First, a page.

Free Kennedy Center Lunar New Year Events
Friday, Feb. 3; 6 p.m.
Saturday, Feb. 4; 6 p.m.
Monday, Feb. 6; 6 p.m.
All programs are presented in partnership with the Embassy of the People’s Republic of China.
Lunar New Year at the Kennedy Center is presented by the office of International Programming with the support of the Embassy of China.
About the Smithsonian American Art Museum
The Smithsonian American Art Museum celebrates the vision and creativity of Americans with artworks in all media spanning more than four centuries. Its National Historic Landmark building is located at Eighth and F streets N.W., above the Gallery Place/Chinatown Metrorail station. Museum hours are 11:30 a.m. to 7 p.m. daily (closed Dec. 25). Admission is free. Follow the museum on Twitter, YouTube, Tumblr, Instagram, Facebook, Flickr, Pinterest, iTunes U and ArtBabble. Museum program information (recorded): (202) 633-8490. Smithsonian information: (202) 633-1000. http://americanart.si.edu/pr/
About the Freer and Sackler Galleries
The Smithsonian’s Freer Gallery of Art and the adjacent Arthur M. Sackler Gallery, located on the National Mall in Washington, D.C., together comprise the nation’s museum of Asian art. It contains one of the most important collections of Asian art in the world, featuring more than 40,000 objects ranging in time from the Neolithic to the present day, with especially fine groupings of Islamic art, Chinese jades, bronzes and paintings and the art of the ancient Near East. The galleries also contain important masterworks from Japan, ancient Egypt, South and Southeast Asia and Korea, as well as the Freer’s noted collection of works by American artist James McNeill Whistler. The Freer, which will be closed during the exhibition, is scheduled to reopen in late 2017. http://www.asia.si.edu/press
About the John F. Kennedy Center for the Performing Arts
The John F. Kennedy Center for the Performing Arts is America’s living memorial to President Kennedy. Under the leadership of Chairman David M. Rubenstein and President Deborah F. Rutter, the nine theaters and stages of the nation’s busiest performing arts facility attract audiences and visitors totaling 3 million people annually; Center-related touring productions, television and radio broadcasts welcome 40 million more.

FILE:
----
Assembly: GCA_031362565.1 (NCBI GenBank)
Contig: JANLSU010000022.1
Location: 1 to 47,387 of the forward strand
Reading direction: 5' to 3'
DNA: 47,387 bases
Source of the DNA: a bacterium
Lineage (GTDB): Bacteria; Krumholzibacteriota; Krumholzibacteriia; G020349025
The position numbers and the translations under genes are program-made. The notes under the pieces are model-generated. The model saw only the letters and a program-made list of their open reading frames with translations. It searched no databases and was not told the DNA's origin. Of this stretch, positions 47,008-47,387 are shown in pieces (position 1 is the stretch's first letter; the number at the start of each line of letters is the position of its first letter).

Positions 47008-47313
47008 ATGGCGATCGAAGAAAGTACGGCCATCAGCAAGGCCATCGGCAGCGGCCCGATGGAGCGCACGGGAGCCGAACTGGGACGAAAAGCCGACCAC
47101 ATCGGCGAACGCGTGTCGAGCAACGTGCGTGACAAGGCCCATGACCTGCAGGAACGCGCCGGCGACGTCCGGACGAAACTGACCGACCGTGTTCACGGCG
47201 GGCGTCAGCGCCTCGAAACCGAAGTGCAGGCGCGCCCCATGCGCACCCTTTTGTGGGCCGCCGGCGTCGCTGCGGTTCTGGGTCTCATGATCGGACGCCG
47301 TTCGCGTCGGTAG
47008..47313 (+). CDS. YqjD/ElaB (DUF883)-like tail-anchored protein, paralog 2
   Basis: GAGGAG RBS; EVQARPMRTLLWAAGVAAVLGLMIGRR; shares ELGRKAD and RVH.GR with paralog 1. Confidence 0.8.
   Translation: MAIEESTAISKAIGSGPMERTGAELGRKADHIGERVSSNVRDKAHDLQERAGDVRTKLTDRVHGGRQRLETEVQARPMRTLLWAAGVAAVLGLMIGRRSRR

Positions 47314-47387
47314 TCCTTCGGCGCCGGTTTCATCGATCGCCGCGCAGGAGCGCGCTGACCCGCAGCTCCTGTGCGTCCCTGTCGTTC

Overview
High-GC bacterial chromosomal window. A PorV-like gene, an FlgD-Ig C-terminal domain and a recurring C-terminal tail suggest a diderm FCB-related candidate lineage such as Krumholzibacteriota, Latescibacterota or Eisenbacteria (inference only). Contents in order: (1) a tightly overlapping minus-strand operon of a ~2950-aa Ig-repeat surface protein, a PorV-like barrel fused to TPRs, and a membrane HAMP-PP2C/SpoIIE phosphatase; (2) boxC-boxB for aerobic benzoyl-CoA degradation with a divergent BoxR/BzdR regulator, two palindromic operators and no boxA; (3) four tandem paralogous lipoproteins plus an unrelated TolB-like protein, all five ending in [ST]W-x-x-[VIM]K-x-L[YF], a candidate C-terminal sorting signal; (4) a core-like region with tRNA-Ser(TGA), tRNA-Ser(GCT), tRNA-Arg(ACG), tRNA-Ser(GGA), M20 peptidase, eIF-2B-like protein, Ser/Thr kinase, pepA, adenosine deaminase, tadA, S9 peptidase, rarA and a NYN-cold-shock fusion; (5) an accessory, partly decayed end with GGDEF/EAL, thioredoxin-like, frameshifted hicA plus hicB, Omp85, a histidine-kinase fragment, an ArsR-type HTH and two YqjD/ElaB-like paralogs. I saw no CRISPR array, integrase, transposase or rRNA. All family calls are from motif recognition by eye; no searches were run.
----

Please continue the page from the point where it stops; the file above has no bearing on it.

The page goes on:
Opening its doors Sept. 8, 1971, the Center presents the greatest performances of music, dance and theater; supports artists in the creation of new work; and serves the nation as a leader in arts education. With its artistic affiliates, the National Symphony Orchestra and Washington National Opera, the Center’s achievements as a commissioner, producer and nurturer of developing artists have resulted in more than 300 theatrical productions, and dozens of new ballets, operas and musical works.
As part of the Kennedy Center’s Performing Arts for Everyone outreach program, the Center stages more than 400 free performances of music, dance and theater by artists from throughout the world each year on the Center’s main stages, and every evening at 6 p.m. on the Millennium Stage. The Rubenstein Arts Access Program expands the Center’s efforts to make the arts accessible to children, young adults and to people who have little or limited ability to attend and enjoy the performing arts, enabling audiences to engage in more ways, at more times and in more places than ever before. http://cms.kennedy-center.org/public-relations